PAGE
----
I don’t recall exactly how long I spent as part of this group, but eventually some sense of adolescent independence kicked in, and I cut myself loose. I stopped going to church services, Anglican or Catholic, and in a superficial sense my life returned to normal.

But the Holy Spirit wasn’t something you could walk away from as easily as a roomful of singing nuns. I still woke up every morning knowing, beyond all possibility of doubt, that Jesus had died for me, that his Father loved me, and that ultimately everything would turn out right.

Apart from the absolute core of Christianity, though, I found myself uncommitted to any doctrinal, or even scriptural, detail. I could not believe that people who failed to be baptised in the spirit — or even people who believed in other religions entirely — would be damned; I wasn’t even sure that I believed in Hell, except perhaps as a purely voluntary alternative to Heaven, where anyone too proud to accept God’s love could sit around and endure each other’s Sartrean company. As I entered my teens, an ever greater proportion of official Christian teaching began to strike me as either unjust or, frankly, childish and silly, but the messenger from Jesus living inside me had none of those qualities, and that took precedence over anything a Pope, bishop, theologian or dodgily-translated apostle might declare. The bottom line was, I knew that God would save all of humanity, because the love I felt from Him was unconditional.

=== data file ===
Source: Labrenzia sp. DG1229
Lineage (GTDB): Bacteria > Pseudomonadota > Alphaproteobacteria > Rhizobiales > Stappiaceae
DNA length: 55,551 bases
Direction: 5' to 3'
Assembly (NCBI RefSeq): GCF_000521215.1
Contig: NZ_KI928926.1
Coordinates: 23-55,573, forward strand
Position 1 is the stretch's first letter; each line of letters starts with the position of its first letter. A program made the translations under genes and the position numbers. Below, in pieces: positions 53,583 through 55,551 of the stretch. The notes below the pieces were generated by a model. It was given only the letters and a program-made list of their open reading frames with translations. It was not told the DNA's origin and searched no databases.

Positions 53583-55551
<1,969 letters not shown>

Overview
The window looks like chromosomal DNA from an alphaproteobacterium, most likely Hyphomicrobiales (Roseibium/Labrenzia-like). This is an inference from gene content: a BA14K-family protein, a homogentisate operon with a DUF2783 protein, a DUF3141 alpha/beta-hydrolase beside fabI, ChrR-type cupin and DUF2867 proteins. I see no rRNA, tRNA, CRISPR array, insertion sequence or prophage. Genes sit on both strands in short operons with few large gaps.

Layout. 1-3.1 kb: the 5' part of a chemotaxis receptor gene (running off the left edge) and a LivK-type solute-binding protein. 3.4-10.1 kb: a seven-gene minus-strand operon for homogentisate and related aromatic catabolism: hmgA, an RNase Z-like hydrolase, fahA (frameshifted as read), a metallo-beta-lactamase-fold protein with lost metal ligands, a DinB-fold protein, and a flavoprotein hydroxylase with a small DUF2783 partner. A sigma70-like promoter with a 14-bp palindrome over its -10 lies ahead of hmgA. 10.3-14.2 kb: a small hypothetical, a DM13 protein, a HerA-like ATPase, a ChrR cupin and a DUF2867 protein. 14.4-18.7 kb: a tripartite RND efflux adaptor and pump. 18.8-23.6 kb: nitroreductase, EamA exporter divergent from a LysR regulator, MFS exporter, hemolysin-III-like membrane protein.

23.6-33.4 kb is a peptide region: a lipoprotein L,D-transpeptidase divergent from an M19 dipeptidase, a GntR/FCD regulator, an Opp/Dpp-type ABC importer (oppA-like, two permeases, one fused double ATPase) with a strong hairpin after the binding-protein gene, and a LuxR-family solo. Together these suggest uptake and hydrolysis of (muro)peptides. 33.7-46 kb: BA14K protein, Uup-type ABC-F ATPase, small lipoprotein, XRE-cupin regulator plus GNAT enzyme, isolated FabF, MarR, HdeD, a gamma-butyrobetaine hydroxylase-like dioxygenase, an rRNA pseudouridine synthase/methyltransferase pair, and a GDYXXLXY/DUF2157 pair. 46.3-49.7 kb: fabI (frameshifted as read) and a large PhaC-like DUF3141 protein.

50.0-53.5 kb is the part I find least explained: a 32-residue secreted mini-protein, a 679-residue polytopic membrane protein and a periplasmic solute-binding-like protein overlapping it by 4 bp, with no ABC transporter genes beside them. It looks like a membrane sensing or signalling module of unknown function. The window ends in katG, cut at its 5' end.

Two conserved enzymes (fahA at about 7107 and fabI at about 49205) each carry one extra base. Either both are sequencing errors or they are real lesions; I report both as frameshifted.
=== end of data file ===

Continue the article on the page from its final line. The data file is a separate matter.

My religious convictions certainly didn’t diminish or constrain my interest in science; I’d never even met a Creationist. Still, my sense of God as a kind of supervisory presence had an uneasy accommodation with my growing understanding of the laws of physics. I even went through a phase of subscribing to the inane notion that quantum uncertainty allowed a window for divine intervention and the actions of the soul upon the human body. But I didn’t really expect a neat resolution to be at hand. The existence of God was a given, as much as my own existence. Science would continue to reveal whatever it revealed, and I had nothing to fear from that. Since I didn’t even grasp more than the tiniest fraction of what scientists had found, and they themselves seemed to have no shortage of unanswered questions, any suggestion that the whole conceptual jigsaw puzzle might fail to fit together seemed ludicrously premature.

Given that I’d ended up with a faith that was perfectly compatible both with my own conscience, and with anything the natural sciences might reveal, it might easily have lasted my whole lifetime. Having access to a sense of great peace and contentment, and a conviction that in the end all wrongs will be made right, is not a burdensome state to be in.